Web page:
The Standard & Poor’s headquarters, inside one of the biggest skyscrapers in New York’s financial district, houses just about every kind of brainiac that Wall Street money can buy. Mathematicians, computer modellers, economists and market strategists pooled their collective wisdom before making last Friday’s decision to strip the United States of its triple-A credit rating.
It is a shame, however, that the ratings agency didn’t have a historian with a sense of irony on its team. If they had, S&P might have postponed the announcement, and the market turmoil it inevitably unleashed, for just a few days. The 15th of August would have been the perfect moment to unleash this particular bombshell.
Why? Because next Monday will mark the 40th anniversary of one of the most significant, if little recognised, turning points in post-war economic history. On 15 August 1971, President Richard Nixon ended the final link between the dollar and gold. And the moment he did so, the world began an experiment in what economists call ‘fiat’ money, and the rest of us know as ‘funny money’.
The scale of the change was immense. Throughout recorded history, money had been linked to something real: gold mostly, although sometimes silver, or even seashells. From that moment, it wasn’t any more. Money was just bits of paper, or more often bytes in a computer terminal.
Four decades on, we’re starting to have some idea of how that experiment is working out. And the answer is not very well. We’ve seen repeated booms and busts, and a succession of financial crises. Trade imbalances have exploded. The dollar has gone into rapid decline. The banking sector has risen to dominance. And, perhaps most importantly, we are literally drowning in debt.
The gold standard had been dying for a long time, of course, but it was Nixon who fired the final bullet. Under the post-war Bretton Woods system the dollar was exchangeable into gold at the rate of $35 an ounce. Other currencies were linked to the dollar. Ordinary people couldn’t swap their banknotes for gold the way they could in Victorian England, but central banks could. The link was a faded, threadbare one. But it was there all the same. A dollar, a pound, a yen or a franc still represented, in a way, a tiny sliver of gold.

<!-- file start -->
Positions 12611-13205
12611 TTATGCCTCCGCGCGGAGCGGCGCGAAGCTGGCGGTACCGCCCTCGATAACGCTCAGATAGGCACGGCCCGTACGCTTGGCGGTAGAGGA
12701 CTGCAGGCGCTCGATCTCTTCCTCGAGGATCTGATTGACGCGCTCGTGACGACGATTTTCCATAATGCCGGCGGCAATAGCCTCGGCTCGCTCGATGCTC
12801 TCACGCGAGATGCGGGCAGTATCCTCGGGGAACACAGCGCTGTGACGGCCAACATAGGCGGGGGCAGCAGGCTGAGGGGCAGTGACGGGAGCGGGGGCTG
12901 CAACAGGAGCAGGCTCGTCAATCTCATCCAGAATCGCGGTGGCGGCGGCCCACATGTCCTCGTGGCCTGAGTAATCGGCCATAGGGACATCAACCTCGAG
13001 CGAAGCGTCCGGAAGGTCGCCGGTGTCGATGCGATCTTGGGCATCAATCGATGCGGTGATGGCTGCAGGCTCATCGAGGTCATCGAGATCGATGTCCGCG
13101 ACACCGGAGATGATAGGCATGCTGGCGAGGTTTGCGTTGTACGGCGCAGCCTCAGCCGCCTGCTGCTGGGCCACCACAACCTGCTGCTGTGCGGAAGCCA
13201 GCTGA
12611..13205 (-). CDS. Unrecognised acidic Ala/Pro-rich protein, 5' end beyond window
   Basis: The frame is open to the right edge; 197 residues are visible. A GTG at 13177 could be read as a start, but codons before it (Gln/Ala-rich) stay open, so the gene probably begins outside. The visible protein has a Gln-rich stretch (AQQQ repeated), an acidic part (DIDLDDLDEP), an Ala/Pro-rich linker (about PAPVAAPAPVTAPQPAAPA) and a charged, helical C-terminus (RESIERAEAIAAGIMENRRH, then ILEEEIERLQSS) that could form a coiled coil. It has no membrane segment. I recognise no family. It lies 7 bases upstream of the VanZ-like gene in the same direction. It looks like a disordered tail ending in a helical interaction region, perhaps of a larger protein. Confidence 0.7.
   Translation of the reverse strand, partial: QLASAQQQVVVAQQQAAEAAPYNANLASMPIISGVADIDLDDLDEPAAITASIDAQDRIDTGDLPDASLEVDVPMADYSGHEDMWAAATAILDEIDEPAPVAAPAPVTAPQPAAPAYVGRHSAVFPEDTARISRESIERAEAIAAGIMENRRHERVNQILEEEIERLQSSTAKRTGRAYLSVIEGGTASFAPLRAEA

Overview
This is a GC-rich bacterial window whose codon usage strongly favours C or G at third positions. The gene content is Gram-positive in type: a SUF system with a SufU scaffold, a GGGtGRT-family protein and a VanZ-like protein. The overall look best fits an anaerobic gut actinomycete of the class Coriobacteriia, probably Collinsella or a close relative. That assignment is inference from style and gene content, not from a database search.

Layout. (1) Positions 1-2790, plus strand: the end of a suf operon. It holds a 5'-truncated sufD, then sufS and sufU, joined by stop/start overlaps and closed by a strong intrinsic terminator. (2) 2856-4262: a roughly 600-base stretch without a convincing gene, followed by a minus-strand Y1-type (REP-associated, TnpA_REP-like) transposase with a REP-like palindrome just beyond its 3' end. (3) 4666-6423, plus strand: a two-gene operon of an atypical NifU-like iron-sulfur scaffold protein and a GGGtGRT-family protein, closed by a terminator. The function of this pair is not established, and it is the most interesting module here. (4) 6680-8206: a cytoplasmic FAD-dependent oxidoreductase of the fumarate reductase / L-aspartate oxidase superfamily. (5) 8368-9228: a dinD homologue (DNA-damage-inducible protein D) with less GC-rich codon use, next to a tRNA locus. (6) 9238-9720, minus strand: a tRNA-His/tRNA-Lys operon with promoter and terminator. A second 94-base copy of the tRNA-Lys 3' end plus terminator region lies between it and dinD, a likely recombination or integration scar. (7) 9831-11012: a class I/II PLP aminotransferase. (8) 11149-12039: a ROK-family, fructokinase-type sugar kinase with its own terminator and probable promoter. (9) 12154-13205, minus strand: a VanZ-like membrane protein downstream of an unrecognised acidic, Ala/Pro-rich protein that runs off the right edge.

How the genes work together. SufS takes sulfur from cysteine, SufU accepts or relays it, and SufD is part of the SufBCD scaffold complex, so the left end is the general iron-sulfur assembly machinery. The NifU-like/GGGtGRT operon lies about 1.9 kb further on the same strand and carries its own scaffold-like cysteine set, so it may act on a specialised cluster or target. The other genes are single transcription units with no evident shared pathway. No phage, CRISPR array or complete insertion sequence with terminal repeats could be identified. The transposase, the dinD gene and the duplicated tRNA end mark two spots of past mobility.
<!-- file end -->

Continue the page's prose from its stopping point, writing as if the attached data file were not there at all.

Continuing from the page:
By 1971, the system was untenable. The US was running vast debts to pay for the Vietnam war. The Swiss pulled out of the system. The Germans and the French were drawing on American gold reserves. The US was struggling to retain its credibility in the markets, much as it is today. Nixon had had enough. He unilaterally pulled the plug. The ‘Nixon Shock’ as it was known, because it was sprung on the markets by surprise, ended convertibility. If you had dollars, you could spend them on whatever they might buy, but the Federal Reserve would no longer swap them for anything else.
To most mainstream economists, that was an improvement. Currencies would float against one another. Independent central banks, free of political control, would maintain their value. The ‘barbarous relic’, as Keynes once described gold, would be removed from the system. Monetary policy would be run by experts on a far more rational basis.
It hasn’t worked out as most economists expected. Few things ever do. True, the old system didn’t work perfectly: there were balance of payments crises, during which countries were constantly having to revalue their currencies against the dollar (i.e. gold) — downwards in the case of slightly ropey economies such as Britain’s, or upwards in the case of better-managed ones such as Germany’s. But it did provide some measure of stability and discipline. Just take a look at the prices. The gold price of $35 an ounce had been set by President Roosevelt in 1933. It held that level for 38 years, despite the small matters of the second world war, the cold war, and the rapid industrialisation of Europe and Japan, which might have been expected to cause some instability. Countries couldn’t just print money whenever they felt like it. They needed to find some gold to back it.